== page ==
Murder on the Orient Express

by Agatha Christie

Murder on the Orient Express CoverThis is the first book in quite some time that I really find myself struggling to comment on. I definitely enjoyed reading through it, devouring it in a day, in fact, but I’m just as positive that Murder on the Orient Express has some major issues plaguing the story. I guess part of me is startled that I’m still able to turn a critical blind eye and just read a story for the pleasure of it, that a story doesn’t have to be unmatched in prose or wordplay or structure for me to appreciate it, but the trouble at uncovering the deeper reason for this enjoyment at least mildly concerns me all the same.

Murder on the Orient Express is probably Christie’s most well-known Hercule Poirot mystery. The passengers on the Orient Express awaken to discover that the train is snowed in, stuck in the Balkan hills, and one of them has been stabbed twelve times under the cover of night. It’s up to inspector Poirot to identify the murderer who lurks among them.

As I sit here and consider it, I think my favourite aspect of the story is the characterization of Poirot, the only character with any real depth. Of course, the other characters have a few layers to their personalities, but they all seem to exist to play their respective parts in the mystery, whereas Poirot moves from story to story, so I’m not surprised there’s a bit more to him. Often, I enjoyed the class and charm he carried himself with while interviewing the other passengers, but a gruff side also surfaced at opportune moments. (Poirot often employed this brusque manner to confront suspects with the cracks in their stories, but one of my favourite moments occurred early on in the story: When one man attempts to employ Poirot as something of a bodyguard, he responds, “If you will forgive me for being personal, I will not take your case because I do not like your face!”)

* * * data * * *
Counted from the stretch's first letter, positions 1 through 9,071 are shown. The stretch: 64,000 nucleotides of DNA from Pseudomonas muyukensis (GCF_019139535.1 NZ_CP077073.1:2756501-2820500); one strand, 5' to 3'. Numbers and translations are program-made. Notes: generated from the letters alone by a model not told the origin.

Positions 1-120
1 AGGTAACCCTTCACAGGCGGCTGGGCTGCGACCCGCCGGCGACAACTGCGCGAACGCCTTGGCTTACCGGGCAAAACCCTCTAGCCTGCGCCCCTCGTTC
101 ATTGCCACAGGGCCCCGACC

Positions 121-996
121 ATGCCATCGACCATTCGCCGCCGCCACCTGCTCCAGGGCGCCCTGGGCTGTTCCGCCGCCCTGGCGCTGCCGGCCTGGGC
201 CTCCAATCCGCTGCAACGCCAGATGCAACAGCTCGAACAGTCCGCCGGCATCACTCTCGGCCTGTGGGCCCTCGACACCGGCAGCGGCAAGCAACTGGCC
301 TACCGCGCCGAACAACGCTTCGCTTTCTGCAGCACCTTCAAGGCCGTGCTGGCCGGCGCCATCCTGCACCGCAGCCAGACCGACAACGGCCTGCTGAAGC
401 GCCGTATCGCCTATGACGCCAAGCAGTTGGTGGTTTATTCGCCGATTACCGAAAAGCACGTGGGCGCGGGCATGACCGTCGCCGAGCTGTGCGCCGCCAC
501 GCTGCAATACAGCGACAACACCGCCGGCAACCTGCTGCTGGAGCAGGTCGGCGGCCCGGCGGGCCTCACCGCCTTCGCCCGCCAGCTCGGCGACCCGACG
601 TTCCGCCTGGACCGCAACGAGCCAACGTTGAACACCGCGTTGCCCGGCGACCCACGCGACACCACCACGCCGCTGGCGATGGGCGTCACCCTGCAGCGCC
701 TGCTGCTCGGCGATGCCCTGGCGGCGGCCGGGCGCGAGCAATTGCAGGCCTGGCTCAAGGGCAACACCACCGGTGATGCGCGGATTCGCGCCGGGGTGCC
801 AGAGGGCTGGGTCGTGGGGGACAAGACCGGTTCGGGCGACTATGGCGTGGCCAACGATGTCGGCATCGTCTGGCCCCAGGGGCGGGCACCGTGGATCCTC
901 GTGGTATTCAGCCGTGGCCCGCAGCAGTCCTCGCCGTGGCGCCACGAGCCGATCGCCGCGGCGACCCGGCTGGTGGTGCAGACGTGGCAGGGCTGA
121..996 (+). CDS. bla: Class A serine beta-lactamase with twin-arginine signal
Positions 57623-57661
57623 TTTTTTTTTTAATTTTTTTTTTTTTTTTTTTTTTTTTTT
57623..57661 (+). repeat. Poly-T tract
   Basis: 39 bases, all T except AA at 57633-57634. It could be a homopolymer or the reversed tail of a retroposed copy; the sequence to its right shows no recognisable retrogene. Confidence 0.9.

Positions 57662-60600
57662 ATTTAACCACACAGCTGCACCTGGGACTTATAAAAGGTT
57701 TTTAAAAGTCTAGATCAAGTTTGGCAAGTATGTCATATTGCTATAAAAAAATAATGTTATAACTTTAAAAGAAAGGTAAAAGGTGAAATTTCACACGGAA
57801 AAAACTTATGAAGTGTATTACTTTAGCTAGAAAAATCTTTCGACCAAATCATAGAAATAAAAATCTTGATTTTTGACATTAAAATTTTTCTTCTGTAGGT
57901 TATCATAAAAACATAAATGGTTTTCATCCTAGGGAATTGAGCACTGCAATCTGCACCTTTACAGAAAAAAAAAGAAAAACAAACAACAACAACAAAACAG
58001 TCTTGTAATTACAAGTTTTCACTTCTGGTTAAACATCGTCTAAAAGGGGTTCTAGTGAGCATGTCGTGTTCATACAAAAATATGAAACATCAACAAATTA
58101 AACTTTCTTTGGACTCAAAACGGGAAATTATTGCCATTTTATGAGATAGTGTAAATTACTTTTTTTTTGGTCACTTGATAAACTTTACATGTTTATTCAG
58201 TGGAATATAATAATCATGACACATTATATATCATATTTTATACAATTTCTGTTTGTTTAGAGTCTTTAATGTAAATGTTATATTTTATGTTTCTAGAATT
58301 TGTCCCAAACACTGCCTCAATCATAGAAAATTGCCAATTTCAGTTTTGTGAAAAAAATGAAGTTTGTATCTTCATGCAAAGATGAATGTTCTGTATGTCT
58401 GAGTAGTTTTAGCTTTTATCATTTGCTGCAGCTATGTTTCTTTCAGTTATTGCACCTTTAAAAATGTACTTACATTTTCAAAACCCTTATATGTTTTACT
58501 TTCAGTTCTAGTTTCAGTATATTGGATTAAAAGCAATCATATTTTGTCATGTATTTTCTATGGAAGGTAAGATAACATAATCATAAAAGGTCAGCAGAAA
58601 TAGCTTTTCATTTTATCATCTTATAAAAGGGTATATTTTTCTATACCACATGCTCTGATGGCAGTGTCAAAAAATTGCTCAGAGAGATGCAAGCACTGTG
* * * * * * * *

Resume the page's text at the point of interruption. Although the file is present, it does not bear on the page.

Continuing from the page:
The plot also moves along at a good clip. I did my best to try and guess the identity of the killer as we went, so I was careful to consider the ramifications of every shred of evidence. And Christie was really good at slowly handing out information that made me jump to all manner of different conclusions, keeping me reading if only to uncover the next twist that was sure to come up. While I was unsuccessful in my deduction, I did find the final explanation at least a bit unsatisfying. But, once more, immediately after this may have lessened my opinion of the story, the conclusion made my jaw drop.

So, while I still feel there were major issues with some of the characters and plot, I very much enjoyed Murder on the Orient Express. Pick it up sometime if you want a quick read that will keep you guessing up until the shocking ending.